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#78953 11/13/01 02:07 PM
Joined: Oct 2000
Posts: 2,749

How many duplex receptacles can be installed on one 15 or 20 ampere, 125 volt rated, single phase branch circuit in a dwelling unit?

Please verify with the reference in the 1999 NEC.

Joe Tedesco, NEC Consultant
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Joined: Oct 2000
Posts: 5,392
Joe, dwelling or non-dwelling, big difference....

Joined: Mar 2001
Posts: 345
The maxim of the law is that silence is consent. Since the code limit does not apply to dwelling units the number is unlimited. The asterisk note below the table in branch circuit and feeder calculations makes this clear.

*All general-use receptacle outlets of 20-ampere or less rating in one-family, two-family, and multifamily dwellings and in guest rooms of hotels and motels [except those connected to the receptacle circuits specified in Sections 220-4(b) and (c)] shall be considered as outlets for general illumination, and no additional load calculations shall be required for such outlets.

Tom Horne

"This alternating current stuff is just a fad. It is much too dangerous for general use" Thomas Alva Edison
Joined: Nov 2000
Posts: 2,148
I know that you are well aware that there is no limit on the number of receptacles that can be connected to a dwelling unit branch circuit, so what's with this question?

Joined: Oct 2000
Posts: 5,392
220.3B(10) has no 02' change

Joined: Oct 2000
Posts: 2,749
Don and others:

Yes, I am well aware of the correct answer and gave the same references, but wanted to have one of my students here in Dayton see the replies I expected to get from this ECN bulletin board.

Now they will have to join if they want to argue the point.

If I ask a question like this one, it is for that simple reason ---- to give another opinion, or other answers to the question(s) asked of me.

Thanks for your replies so far, I am finished now for today and hope that others will add their comments here so I can start in the morning signing on with this thread.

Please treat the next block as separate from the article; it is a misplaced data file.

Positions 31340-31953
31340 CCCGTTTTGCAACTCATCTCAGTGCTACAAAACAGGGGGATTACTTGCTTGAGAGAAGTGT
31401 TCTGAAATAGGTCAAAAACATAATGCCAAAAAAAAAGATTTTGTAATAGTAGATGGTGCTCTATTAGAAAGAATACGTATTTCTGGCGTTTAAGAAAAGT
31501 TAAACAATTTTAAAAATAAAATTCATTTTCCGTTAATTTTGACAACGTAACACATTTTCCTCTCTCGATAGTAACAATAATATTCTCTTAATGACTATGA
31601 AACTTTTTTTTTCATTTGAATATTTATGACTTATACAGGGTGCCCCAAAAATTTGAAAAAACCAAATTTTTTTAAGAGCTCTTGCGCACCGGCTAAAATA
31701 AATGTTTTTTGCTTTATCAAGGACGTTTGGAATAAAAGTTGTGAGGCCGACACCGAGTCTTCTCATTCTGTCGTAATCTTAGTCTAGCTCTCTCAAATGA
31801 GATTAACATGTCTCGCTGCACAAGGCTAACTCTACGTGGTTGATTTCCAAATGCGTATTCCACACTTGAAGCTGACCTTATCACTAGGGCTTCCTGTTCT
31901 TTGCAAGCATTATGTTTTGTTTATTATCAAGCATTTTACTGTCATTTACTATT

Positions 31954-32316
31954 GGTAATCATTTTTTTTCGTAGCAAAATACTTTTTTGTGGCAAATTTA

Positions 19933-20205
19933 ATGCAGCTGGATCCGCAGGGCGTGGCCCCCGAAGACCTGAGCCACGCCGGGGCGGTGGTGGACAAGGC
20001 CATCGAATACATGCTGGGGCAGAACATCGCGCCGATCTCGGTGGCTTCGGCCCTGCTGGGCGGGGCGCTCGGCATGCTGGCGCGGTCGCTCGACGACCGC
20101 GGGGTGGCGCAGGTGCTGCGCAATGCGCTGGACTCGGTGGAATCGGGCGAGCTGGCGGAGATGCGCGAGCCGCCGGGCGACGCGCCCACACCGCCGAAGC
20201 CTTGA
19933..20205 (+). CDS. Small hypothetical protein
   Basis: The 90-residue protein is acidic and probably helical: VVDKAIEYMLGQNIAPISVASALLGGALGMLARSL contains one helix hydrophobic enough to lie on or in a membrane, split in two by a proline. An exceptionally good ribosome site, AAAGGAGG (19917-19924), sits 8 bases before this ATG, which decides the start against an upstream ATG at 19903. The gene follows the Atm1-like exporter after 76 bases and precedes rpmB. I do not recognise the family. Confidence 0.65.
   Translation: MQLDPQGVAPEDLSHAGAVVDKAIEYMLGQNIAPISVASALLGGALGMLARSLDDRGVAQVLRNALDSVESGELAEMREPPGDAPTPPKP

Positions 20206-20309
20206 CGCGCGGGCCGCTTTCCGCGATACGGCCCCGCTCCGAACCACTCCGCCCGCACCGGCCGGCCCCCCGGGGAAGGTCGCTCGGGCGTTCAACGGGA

Joe Tedesco, NEC Consultant
Joined: Oct 2000
Posts: 5,392
ok, i have a 5000' dwelling and have placed ALL the general use receptacles on a single circuit.

students.....please argue the example.

Joined: Oct 2000
Posts: 2,723
Likes: 1
Broom Pusher and
Ah, yes - good approach Steve!

Here's a little more added to your example:

I have an 8,500 Sq. Ft. House with basement, 2 floors, large Kitchen, 3 car garages, etc. [much overkill!].
I plan to have the Clampetts live with my family of 9 people in said house once it's completed.
Ellie May plans to bring home 30 dogs and 25 Gorrillas from the Zoo, all need plenty of light and "attention" [AKA Vacuuming up 'zee `Poo `Poo].
Jethro will be turning the truck into a dragster, or building rocket ships to go to the moon.
Granny has 4 electric powered stills to cook her "Corn Squeez'enz".
Jed has converted from hand tools to power tools.

I have 2 kitchen circuits, 1 bathroom circuit, 1 laundry circuit, 1 lighting circuit per floor, 1 bedroom AFCI circuit, 1 receptacle circuit for all other receptacles, 1 FAU circuit.

This could easilly work for certain people [like ones who fear electrical power [Linked Image]], but what exactly makes it suck so bad to wire my house to these NEC minimums?

Without doing any math, it looks like a 125 amp service would satisfy minimums here [non-electric cooking eq.]

Students, please point out the pros or cons of this setup [other than the eccentric room mates].

Scott SET

Scott " 35 " Thompson
Just Say NO To Green Eggs And Ham!
Joined: Aug 2001
Posts: 7,520

5000 sq. ft. dwelling with all general recepts. on one branch circuit.

That would violate the NEC wouldn't it? Max. rating 20A for a general circuit or 2400W. General illuminaion load to be calculated at min. of 3W per sq. ft.


Joined: Oct 2000
Posts: 4,106
Likes: 3

Calculations are for for services, etc. Nothing specific for Branch circuits though, or limitations on # of devices per. Doesn't seem right, does it? [Linked Image]


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